A fantastic number of electronic traction-optimizing systems are at work in today’s performance cars to help drivers stay in full control at all times. However, sometimes there’s a good reason to switch these off. After all, slipping, sliding and wheel spin are awesome, especially when they’re used as learning tools.
“More throttle, Justin. Remember: Turn and blip, and turn and blip, and turn and blip.”
It sounded like a bad ‘80s exercise video, but Porsche Camp4 driving instructor Kees Nierop was watching me drive a rear-engine, All-Wheel Drive (AWD) Porsche 911 Carrera 4S through an ice-covered slalom course, and this little jingle helped me use the throttle to help steer the car through. Timed and executed with precise finesse, drivers can use controlled pokes on the throttle to turn the car on its axis. Too much, and you’ll spin out. Not enough, and you won’t slip at all and you’ll just go wide. Get it right, and you can feel the frisky, slippery and active handling built into the 911 as you, literally, steer it with the gas pedal.
It’s not easy, even frustrating at times, but this lesson is fundamental in teaching drivers to use the throttle to control vehicle attitude, where its weight sits, and what angle it’ll corner with.
We repeated the lesson with a two-wheel drive copy of the same car, illustrating the differences when there’s no help from the front wheels. You re-strategize when and how hard the throttle blips come, and realize you’ve got to be plenty quicker on the steering to keep things under control.
Camp4 started in Canada a few years back as a way for its participants to learn performance driving on snow and ice. Many participants are Porsche owners and hopefuls, interested in learning how to drive high-performance cars the way such cars are meant to be driven. Numerous copies of numerous Porsche 911 and Cayman model variants are used for instruction, and participants break into groups led by one instructor to try exercises like the above in various cars.
Another exercise? The skid-pad. A great big circle, where you drift perpetually round and round, while your instructor watches from a vantage point and provides pointers over a handheld radio. You’re to stay sideways here, in a big, never-ending drift. The circle has grip-y spots that make the 911 or Cayman want to stop drifting, and slippery spots that make it want to spin out. You’ve got to manage the throttle, steering, and even brake pedal to keep the slide going. You’re working for it -- and when you get around the full circle sideways, Kees comes on the radio with a genuinely enthusiastic congratulatory message, and you grin, ear-to-ear.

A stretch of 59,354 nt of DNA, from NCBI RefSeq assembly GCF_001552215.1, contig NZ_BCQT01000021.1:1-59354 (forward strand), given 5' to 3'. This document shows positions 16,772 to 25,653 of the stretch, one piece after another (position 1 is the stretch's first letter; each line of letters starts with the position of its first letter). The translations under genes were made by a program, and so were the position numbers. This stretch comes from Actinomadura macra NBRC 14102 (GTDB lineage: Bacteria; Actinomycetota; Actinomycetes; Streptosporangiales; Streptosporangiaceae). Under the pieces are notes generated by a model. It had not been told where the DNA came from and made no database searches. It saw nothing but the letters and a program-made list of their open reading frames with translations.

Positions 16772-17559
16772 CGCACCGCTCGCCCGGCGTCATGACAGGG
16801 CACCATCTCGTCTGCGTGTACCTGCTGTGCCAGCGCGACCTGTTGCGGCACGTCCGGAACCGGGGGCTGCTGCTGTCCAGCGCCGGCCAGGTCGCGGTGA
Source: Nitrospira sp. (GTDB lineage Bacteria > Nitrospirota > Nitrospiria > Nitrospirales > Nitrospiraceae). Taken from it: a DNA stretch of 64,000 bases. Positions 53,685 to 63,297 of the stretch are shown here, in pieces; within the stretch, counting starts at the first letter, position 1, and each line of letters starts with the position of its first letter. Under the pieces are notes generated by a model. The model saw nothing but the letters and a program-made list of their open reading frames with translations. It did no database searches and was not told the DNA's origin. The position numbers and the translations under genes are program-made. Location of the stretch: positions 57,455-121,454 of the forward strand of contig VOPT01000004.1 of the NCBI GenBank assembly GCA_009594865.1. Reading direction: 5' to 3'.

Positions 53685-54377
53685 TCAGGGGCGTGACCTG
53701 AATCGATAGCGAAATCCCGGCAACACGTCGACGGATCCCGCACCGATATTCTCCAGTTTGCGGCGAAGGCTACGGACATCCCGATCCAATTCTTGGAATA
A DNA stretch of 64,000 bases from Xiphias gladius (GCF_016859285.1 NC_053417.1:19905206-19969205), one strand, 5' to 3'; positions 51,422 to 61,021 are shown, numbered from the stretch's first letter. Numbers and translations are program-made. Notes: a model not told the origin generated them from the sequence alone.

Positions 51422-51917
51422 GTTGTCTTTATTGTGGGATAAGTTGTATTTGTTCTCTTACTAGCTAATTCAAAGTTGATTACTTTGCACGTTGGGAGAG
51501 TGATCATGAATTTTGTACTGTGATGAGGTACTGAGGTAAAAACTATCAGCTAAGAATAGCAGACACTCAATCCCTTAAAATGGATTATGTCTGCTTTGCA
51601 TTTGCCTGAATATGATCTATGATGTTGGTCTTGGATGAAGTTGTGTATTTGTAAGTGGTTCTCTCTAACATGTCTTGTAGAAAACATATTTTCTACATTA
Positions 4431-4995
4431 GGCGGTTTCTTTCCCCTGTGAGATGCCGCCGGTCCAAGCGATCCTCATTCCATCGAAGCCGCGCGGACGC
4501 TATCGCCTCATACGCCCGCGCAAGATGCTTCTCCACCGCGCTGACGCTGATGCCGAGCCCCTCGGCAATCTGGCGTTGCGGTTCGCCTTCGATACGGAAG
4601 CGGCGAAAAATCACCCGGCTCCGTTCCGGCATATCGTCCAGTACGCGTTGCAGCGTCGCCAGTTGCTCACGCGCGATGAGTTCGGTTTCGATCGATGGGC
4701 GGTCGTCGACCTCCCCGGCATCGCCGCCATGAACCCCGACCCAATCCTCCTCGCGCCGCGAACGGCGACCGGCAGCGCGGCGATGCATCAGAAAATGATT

This exercise is all about looking ahead, thinking ahead, being gentle and calculated with the controls, and knowing where your ride’s weight, steering and traction are at all times. And forget that thrash-y, stabby-looking driving you see on Top Gear or Fast & Furious: in real life, gentle, easy, and controlled inputs are the name of the game.
Once drivers have learned the basics on the skid-pad and slalom, they’re let out on two full-track surfaces with varying traction levels, higher speeds, and more challenging driving. You put all of the lessons together, building speed and confidence. The day concludes with a rapid lapping session, where participants drive the largest track on site at speed, moving between rear-engine 911’s with rear or all-wheel drive to mid-engine, rear-drive Caymans, to exploit their new skills while driving varying Porsche models with very different handling characteristics. There’s no comfort zone: get the hang of a rear-engine AWD car, and it’s time to switch to a mid-engine, rear-drive machine to try again.
And therein lies the learning experience at the core of Camp4: by applying the lessons and nearly constant feedback between varying cars, you learn how to use what you learn in any car, any time of year -- and not just in a Porsche driven on an ice track. Further, with an instructor that gets to know you, and your strengths and weaknesses, throughout the day, the advice and tips drive true improvements in your driving. You leave Camp4 with a real skillset, not just a few hours of rock star powersliding experience while playing musical Porsches on an ice-track.
Whatever you’re driving, in whatever season you’re driving it, a course like Camp4 builds driver confidence and skill, and will let drivers exploit higher performance from their sports car, Porsche or otherwise. A driving course like Camp4 might be the best performance upgrade you can make for your sports car.